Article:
The Mineral clinozoisite
Clinozoisite is the same as Zoisite but crystallizes in the monoclinic system, which scientifically classifies it as an individual mineral species. Clinozoisite is also almost identical in composition to Epidote but lacks significant iron in its structure. It forms a series with Epidote, and in many cases the actual distinction between these two minerals cannot be made. In fact, some specimens from certain localities are labeled as Clinozoisite-Epidote since they are intermediary between these two minerals without an exact determination.
Clinozoisite is named after its monoclinic crystal habit and the reference to its polymorph Zoisite.
Brown, brownish-green, olive-green, greenish yellow, dark yellow, gray, beige. Rarely pink or white.
Transparent to translucent
3.2 - 3.4
Rare, strontium-rich member of Clinozoisite with one of the calcium atoms replaced by strontium. It is named after the type locality of Niigata Prefecture, Japan, and is scientifically categorized as an individual mineral species. Niigataite was renamed to Clinozoisite-(Sr) by the IMA in 2006.
Most forms of Clinozoisite are ugly and do not have much use. The rare transparent forms, especially from Pakistan, make a valuable collectors mineral.
The best examples of this mineral are from Pakistan in gemmy brown elongated crystals, found in the Tormiq valley and Shigar Valley (Alchuri) in Skardu. Dense olive-green fans and interconnected spikes of Clinozoisite crystals come from the Los Serranos Quarry, Albatera, Spain. Small pink crystals come from the Val D'Ossola, Piedmont, Italy; and stubby golden brown crystals from the Quiruvilca Mine, La Libertad, Peru. Large Clinozoisite crystals came from Real del Castillo, near Ensenada, Baja California Norte, Mexico; and small acicular pink crystal groupings from Alamos, Sonora, Mexico.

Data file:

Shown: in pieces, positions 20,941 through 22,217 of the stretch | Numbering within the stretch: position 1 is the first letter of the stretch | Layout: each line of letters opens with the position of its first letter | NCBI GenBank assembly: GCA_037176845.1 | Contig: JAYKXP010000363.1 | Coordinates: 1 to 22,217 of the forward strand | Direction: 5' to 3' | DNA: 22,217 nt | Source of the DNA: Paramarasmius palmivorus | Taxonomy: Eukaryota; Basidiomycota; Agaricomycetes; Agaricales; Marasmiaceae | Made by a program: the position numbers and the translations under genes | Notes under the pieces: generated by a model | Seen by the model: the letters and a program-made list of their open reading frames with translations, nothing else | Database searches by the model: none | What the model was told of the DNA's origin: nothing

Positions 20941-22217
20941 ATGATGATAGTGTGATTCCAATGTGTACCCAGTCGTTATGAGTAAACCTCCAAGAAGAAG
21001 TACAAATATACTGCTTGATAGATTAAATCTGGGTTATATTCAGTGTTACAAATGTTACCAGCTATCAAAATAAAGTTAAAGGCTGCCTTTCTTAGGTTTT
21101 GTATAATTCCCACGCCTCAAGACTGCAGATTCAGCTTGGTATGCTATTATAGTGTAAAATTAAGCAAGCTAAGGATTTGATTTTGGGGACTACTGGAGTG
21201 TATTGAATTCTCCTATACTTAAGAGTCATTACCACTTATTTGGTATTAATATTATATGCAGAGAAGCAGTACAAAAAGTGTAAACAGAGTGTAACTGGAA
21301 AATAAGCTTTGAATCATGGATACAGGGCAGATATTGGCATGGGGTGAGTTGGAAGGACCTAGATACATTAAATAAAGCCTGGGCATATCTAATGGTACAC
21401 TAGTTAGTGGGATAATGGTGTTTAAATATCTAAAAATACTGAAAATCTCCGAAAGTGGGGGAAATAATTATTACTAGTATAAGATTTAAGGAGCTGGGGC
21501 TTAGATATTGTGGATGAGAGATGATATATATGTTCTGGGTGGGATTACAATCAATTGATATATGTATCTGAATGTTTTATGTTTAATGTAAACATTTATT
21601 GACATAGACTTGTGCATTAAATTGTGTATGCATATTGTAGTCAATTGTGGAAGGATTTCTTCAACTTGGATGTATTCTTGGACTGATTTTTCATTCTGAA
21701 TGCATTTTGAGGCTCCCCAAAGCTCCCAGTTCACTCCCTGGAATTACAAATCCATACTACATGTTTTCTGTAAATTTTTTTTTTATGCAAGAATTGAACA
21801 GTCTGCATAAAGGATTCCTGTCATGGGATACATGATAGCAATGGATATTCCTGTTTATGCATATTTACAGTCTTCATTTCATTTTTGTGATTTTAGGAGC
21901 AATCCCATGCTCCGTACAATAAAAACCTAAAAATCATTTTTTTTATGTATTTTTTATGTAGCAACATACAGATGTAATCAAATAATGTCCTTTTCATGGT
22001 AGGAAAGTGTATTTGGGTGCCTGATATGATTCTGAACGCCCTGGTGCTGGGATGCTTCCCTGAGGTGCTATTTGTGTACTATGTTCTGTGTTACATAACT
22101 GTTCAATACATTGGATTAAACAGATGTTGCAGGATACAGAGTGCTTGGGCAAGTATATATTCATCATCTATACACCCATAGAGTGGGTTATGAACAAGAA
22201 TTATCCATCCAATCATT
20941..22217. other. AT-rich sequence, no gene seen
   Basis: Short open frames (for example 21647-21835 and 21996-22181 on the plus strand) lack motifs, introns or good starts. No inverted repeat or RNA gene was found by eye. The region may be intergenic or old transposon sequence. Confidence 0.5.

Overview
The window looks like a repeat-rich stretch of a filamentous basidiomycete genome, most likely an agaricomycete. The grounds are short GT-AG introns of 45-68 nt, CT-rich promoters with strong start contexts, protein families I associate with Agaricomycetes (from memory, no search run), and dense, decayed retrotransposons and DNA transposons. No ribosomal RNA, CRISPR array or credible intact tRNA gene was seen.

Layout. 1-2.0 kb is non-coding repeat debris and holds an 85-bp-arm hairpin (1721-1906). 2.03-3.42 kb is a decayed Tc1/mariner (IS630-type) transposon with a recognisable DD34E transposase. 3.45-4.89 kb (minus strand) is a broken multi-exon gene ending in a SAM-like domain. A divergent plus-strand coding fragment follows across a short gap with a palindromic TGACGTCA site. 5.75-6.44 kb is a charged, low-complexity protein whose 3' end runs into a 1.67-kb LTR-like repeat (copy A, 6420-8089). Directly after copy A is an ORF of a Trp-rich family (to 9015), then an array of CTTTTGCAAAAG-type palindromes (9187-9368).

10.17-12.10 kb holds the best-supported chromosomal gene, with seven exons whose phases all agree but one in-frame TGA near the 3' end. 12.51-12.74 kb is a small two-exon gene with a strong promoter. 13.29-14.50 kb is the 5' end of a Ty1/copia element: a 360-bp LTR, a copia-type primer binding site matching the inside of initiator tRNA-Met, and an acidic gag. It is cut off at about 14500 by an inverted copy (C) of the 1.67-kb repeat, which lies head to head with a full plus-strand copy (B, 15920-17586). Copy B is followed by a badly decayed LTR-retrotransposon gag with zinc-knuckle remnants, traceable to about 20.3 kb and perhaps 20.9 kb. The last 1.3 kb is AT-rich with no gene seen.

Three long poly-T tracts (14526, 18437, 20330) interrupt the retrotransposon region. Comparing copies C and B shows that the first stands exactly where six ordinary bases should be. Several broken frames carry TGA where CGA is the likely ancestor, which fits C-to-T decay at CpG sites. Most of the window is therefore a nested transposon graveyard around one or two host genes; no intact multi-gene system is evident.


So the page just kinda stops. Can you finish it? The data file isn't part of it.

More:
In the U.S., the vast majority of Clinozoisite localities are in the Northeast. Good crystals come from Sanford, York Co., Maine; and Joppa Hill, Amherst, Hillsborough Co., New Hampshire. Exceptional transparent crystals come from the Belvidere Mountain quarries, Lowell/Eden, Orleans & Lamoille Cos., Vermont. Other important Clinozoisite localities are Chester, Hampden Co., Massachusetts; Old Mine Plaza, Trumbull, Fairfield Co., Connecticut; West Redding, Fairfield Co., Connecticut; and the Hunting Hill quarry, Rockville, Montgomery Co., Maryland. Large, well-developed crystals came from the Keystone Quarry, Cornog, Chester Co., Pennsylvania; and the pink variety from Spruce Pine, Mitchell Co., North Carolina (where it is often confused with the Thulite variety of Zoisite).
Distingushing Similar Minerals
Epidote - Usually greener in color and slightly higher specific gravity; otherwise difficult to distinguish.
Torumaline - Lacks perfect cleavage.
The pink Clinothulite variety is often confused with the Thulite variety of Zoisite.